“Increasing awareness about the risks and health consequences of high sugar intake would help inspire sorely-needed dietary changes-permanently,” said Hemalatha R of Hyderabad’s National Institute of Nutrition.

Mathur said their interactions with adolescents from private schools in Delhi and their parents and teachers show that most believe sugar-sweetened beverages to mainly be fizzy drinks. “They did not recognize fruit juices in tetra packs as sugar-sweetened beverages and even referred to them as healthy alternatives to Coke and Pepsi,” he said.

Packaged fruit juices contain added sugar, as do most dairy-based beverages and sport and energy drinks. Parents and teachers want prominent film stars and sports people to counter celebrity endorsements of sugary drinks. Such advertisements lead adolescents into believing that sugary beverages in moderation are not harmful – a prominent qualitative finding of Mathur’s study. (IANS/IndiaSpend.org)(Photo: www.natureworldnews.com)

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  • Manthra koliyer

    Yes, sugary drinks are very harmful and affect our bodies.

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The Young Miracle: Baby In Congo Suffering From Ebola Recovers

The latest WHO assessment, released Thursday, simply calls the circumstances "unforgiving."

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Ebola, baby
- In this photograph taken Dec. 3, 2018, and released by UNICEF, an Ebola survivor cares for one-week-old Benedicte who was infected at birth with the Ebola virus by her mother, at an Ebola treatment center in Beni, Democratic Republic of the Congo. VOA

They call her the “young miracle.” A baby who was admitted to an Ebola treatment center just six days after birth has now recovered from the virus.

Congo’s health ministry calls the baby the youngest survivor in what is now the world’s second-deadliest Ebola outbreak.

The ministry late Thursday tweeted a photo of the infant, swaddled and with her tiny mouth open in yawn or squall, surrounded by caregivers who watched over her 24 hours a day for weeks.

The baby’s mother, who had Ebola, died in childbirth, the ministry said.

The infant was discharged Wednesday from the treatment center in Beni. “She went home in the arms of her father and her aunt,” the ministry said.

 

Ebola, baby
Health workers treat an unconfirmed Ebola patient, inside a MSF (Doctors Without Borders) supported Ebola Treatment Centre (ETC) in Butembo, Democratic Republic of the Congo, Nov. 3, 2018. VOA

 

Experts have reported high numbers of children with Ebola in this outbreak, which Congo’s health ministry says has 515 cases, 467 of them confirmed, including 255 confirmed deaths.

 

The tiny survivor is named Benedicte. In video footage shared by UNICEF, she is shown in an isolated treatment area, cradled in the arms of health workers in protective gear or cuddled by Ebola survivors, called “nounous,” who can go without certain gear such as masks. The survivors are crucial with their reassuring presence, the health ministry said.

“This is my first child,” her father, Thomas, said. “I truly don’t want to lose her. She is my hope.” He gazed at his baby daughter through the clear protective plastic.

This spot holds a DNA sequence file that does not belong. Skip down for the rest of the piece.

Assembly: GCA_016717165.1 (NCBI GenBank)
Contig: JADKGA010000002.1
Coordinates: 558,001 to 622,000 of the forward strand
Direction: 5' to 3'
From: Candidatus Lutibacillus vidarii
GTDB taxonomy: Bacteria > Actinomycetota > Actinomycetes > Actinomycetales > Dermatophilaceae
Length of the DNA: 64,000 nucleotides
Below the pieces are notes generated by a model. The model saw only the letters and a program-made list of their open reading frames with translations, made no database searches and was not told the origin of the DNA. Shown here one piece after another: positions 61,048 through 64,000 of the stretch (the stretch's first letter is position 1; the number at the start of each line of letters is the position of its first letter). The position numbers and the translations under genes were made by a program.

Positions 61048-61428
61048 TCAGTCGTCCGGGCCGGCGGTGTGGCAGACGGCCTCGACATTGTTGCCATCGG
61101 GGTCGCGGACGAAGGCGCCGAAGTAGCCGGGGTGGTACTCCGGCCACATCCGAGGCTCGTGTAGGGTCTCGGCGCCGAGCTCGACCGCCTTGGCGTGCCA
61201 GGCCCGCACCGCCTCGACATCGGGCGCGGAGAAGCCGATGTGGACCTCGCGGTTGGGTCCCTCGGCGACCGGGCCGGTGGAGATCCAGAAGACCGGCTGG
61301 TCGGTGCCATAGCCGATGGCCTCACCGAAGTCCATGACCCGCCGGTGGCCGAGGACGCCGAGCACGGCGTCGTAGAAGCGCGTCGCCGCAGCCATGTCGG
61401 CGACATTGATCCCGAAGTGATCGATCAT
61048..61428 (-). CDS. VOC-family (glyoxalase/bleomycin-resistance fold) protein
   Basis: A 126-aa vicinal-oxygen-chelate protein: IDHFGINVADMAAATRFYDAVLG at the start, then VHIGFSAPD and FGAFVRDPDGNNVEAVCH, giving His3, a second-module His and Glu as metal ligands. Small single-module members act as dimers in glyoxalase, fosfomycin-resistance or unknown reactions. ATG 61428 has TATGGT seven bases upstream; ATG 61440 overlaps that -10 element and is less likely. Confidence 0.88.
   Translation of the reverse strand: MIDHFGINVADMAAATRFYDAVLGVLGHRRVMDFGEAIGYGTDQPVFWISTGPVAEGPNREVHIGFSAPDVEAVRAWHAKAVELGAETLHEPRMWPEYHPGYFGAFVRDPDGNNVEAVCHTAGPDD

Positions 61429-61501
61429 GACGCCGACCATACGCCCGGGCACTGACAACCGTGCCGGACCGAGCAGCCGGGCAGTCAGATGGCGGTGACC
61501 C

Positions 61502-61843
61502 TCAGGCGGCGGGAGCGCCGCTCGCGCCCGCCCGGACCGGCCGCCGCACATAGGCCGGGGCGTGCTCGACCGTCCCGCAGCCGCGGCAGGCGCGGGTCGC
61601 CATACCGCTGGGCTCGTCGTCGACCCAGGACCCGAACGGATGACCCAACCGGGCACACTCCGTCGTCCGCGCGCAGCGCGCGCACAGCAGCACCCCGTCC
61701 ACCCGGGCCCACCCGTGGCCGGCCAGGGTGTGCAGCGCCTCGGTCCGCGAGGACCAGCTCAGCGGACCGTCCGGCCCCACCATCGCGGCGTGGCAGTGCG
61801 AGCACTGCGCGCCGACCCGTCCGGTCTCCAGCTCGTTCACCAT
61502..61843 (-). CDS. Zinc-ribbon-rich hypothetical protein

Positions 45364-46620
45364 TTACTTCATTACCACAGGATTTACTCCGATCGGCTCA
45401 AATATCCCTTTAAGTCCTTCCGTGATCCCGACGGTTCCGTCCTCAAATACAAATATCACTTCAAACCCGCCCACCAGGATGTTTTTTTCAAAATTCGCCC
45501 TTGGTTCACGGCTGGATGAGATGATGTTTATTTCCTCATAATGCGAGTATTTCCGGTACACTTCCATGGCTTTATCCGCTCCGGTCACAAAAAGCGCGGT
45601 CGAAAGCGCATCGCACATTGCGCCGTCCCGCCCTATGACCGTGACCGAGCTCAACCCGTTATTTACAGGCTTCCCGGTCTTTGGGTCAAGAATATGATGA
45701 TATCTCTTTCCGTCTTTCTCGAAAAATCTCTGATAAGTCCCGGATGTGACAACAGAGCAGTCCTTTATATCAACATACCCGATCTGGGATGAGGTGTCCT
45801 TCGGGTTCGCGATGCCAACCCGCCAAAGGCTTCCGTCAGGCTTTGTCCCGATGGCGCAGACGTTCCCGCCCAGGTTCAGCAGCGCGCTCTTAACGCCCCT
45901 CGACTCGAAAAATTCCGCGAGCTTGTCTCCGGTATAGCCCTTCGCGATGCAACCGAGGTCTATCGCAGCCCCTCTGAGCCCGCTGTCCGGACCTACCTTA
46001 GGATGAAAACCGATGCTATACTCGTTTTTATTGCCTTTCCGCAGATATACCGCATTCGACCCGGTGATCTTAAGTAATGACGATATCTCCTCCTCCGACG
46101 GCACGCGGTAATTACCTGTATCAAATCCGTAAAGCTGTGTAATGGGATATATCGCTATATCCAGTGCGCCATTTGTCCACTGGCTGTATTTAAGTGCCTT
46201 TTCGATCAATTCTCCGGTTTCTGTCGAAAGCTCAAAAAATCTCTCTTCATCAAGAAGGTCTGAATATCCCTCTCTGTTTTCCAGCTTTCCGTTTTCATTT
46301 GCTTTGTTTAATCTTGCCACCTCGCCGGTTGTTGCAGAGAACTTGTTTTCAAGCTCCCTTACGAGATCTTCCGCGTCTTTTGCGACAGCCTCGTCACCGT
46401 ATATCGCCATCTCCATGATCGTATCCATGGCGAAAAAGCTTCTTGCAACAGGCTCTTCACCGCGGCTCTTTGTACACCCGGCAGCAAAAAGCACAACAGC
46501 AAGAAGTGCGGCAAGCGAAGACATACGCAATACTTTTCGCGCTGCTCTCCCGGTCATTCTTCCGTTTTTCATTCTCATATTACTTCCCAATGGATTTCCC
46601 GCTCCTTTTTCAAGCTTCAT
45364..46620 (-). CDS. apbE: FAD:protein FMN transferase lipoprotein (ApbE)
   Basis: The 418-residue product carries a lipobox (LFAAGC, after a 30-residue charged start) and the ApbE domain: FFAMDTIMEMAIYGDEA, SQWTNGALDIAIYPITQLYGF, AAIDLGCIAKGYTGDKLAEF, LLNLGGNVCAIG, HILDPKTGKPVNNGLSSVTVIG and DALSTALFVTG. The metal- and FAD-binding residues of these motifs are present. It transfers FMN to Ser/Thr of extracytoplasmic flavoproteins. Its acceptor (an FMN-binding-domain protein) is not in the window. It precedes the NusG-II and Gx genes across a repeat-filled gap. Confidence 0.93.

Infected children

Children now account for more than one-third of all cases in this outbreak, UNICEF said earlier this week. One in 10 Ebola cases is in a child under 5 years old, it said, and children who contract the hemorrhagic fever are at greater risk of dying than adults.

Ebola, Baby
A health care worker carries a cross next to a coffin with a baby suspected of dying of Ebola in Beni, North Kivu Province of Democratic Republic of Congo, Dec. 13, 2018. VOA

While Ebola typically infects adults, as they are most likely to be exposed to the lethal virus, children have been known in some instances to catch the disease when they act as caregivers.

Few cases of Ebola in babies have historically been reported, but experts suspect transmission might happen via breast milk or close contact with infected parents. Ebola is typically spread by infected bodily fluids.

The World Health Organization also has noted that health centers have been identified as a source of Ebola transmission in this outbreak, with injections of medications “a notable cause.”

Dangerous conditions

So far, more than 400 children have been left orphaned or unaccompanied in this outbreak as patients can spend weeks in treatment centers, UNICEF said. A kindergarten has opened next to one treatment center in Beni “to assist the youngest children whose parents are isolated” there, it said.

Congo, Ebola, Women, Baby
Marie-Roseline Darnycka Belizaire, World Health Organization (WHO) Epidemiology Team Lead, talks to women as part of Ebola contact tracing, in Mangina, Democratic Republic of Congo. VOA

Health experts have said this Ebola outbreak, the 10th in Congo, is like no other as they face the threat of attack from armed groups and resistance from a wary population in a region that had never faced an Ebola outbreak before. Tracking suspected contacts of Ebola victims remains a challenge in areas controlled by rebels.

Also Read: Women Hit Especially Hard In Congo’s Worst Ebola Outbreak

The latest WHO assessment, released Thursday, simply calls the circumstances “unforgiving.”

And now, Congo is set to hold a presidential election Dec. 23, with unrest already brewing. (VOA)